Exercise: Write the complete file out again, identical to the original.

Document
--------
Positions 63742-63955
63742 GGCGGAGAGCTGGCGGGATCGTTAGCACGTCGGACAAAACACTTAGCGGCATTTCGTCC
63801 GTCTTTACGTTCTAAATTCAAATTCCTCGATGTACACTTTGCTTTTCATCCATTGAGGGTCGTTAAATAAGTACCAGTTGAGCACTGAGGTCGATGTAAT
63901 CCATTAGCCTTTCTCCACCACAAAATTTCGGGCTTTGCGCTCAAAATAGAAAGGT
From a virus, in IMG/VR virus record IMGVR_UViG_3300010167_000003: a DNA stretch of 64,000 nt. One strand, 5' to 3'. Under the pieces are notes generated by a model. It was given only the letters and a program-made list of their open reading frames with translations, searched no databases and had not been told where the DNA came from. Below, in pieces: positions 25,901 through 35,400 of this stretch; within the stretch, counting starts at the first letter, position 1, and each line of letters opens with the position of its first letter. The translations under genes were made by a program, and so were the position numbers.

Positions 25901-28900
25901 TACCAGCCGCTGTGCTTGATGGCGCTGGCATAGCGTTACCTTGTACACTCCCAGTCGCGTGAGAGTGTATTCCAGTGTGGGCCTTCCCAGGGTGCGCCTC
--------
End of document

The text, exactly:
Positions 63742-63955
63742 GGCGGAGAGCTGGCGGGATCGTTAGCACGTCGGACAAAACACTTAGCGGCATTTCGTCC
63801 GTCTTTACGTTCTAAATTCAAATTCCTCGATGTACACTTTGCTTTTCATCCATTGAGGGTCGTTAAATAAGTACCAGTTGAGCACTGAGGTCGATGTAAT
63901 CCATTAGCCTTTCTCCACCACAAAATTTCGGGCTTTGCGCTCAAAATAGAAAGGT
From a virus, in IMG/VR virus record IMGVR_UViG_3300010167_000003: a DNA stretch of 64,000 nt. One strand, 5' to 3'. Under the pieces are notes generated by a model. It was given only the letters and a program-made list of their open reading frames with translations, searched no databases and had not been told where the DNA came from. Below, in pieces: positions 25,901 through 35,400 of this stretch; within the stretch, counting starts at the first letter, position 1, and each line of letters opens with the position of its first letter. The translations under genes were made by a program, and so were the position numbers.

Positions 25901-28900
25901 TACCAGCCGCTGTGCTTGATGGCGCTGGCATAGCGTTACCTTGTACACTCCCAGTCGCGTGAGAGTGTATTCCAGTGTGGGCCTTCCCAGGGTGCGCCTC